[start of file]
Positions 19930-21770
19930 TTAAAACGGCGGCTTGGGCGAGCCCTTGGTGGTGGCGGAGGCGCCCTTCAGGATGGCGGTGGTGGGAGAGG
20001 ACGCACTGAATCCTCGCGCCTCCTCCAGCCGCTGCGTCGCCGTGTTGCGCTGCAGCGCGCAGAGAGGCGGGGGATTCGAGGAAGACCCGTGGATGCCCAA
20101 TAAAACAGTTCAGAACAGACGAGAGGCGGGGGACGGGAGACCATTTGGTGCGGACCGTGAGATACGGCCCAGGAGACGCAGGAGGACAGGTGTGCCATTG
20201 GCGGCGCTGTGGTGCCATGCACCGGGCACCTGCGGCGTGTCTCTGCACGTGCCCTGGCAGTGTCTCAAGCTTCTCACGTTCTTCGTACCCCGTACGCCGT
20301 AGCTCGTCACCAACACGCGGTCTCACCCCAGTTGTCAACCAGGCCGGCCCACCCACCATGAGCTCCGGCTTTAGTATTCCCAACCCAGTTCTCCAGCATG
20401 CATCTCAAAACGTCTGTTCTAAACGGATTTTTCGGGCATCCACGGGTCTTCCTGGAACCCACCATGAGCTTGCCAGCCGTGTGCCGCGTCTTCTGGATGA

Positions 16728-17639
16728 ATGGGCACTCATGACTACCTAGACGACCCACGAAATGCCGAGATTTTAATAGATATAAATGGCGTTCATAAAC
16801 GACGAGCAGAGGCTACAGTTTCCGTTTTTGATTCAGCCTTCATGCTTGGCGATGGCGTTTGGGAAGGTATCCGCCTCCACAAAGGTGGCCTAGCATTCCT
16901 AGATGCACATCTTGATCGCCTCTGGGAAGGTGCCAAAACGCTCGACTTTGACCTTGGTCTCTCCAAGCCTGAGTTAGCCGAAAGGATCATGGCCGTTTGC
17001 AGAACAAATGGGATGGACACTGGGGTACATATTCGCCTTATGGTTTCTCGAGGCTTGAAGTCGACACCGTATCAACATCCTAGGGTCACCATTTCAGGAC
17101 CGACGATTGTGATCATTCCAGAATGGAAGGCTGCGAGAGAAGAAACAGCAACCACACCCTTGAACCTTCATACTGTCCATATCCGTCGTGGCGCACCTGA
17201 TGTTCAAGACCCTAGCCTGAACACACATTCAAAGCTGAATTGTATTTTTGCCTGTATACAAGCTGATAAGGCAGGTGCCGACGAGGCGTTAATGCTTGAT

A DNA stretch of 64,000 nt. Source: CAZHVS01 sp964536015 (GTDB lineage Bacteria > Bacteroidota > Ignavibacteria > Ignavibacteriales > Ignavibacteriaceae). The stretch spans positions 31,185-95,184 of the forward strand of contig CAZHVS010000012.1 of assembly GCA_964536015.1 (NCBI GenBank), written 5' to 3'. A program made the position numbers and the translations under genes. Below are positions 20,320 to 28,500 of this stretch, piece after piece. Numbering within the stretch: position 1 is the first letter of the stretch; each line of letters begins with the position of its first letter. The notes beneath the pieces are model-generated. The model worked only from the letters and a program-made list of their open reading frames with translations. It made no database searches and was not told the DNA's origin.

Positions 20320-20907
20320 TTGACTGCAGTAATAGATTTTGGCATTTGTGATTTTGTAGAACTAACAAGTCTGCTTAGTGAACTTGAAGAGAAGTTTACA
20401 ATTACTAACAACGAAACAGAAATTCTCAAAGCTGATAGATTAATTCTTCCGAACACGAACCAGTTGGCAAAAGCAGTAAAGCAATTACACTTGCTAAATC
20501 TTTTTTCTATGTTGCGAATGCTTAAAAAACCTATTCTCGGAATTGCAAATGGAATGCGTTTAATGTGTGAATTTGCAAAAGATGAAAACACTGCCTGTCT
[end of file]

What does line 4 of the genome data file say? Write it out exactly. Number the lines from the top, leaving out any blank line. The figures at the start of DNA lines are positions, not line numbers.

20101 TAAAACAGTTCAGAACAGACGAGAGGCGGGGGACGGGAGACCATTTGGTGCGGACCGTGAGATACGGCCCAGGAGACGCAGGAGGACAGGTGTGCCATTG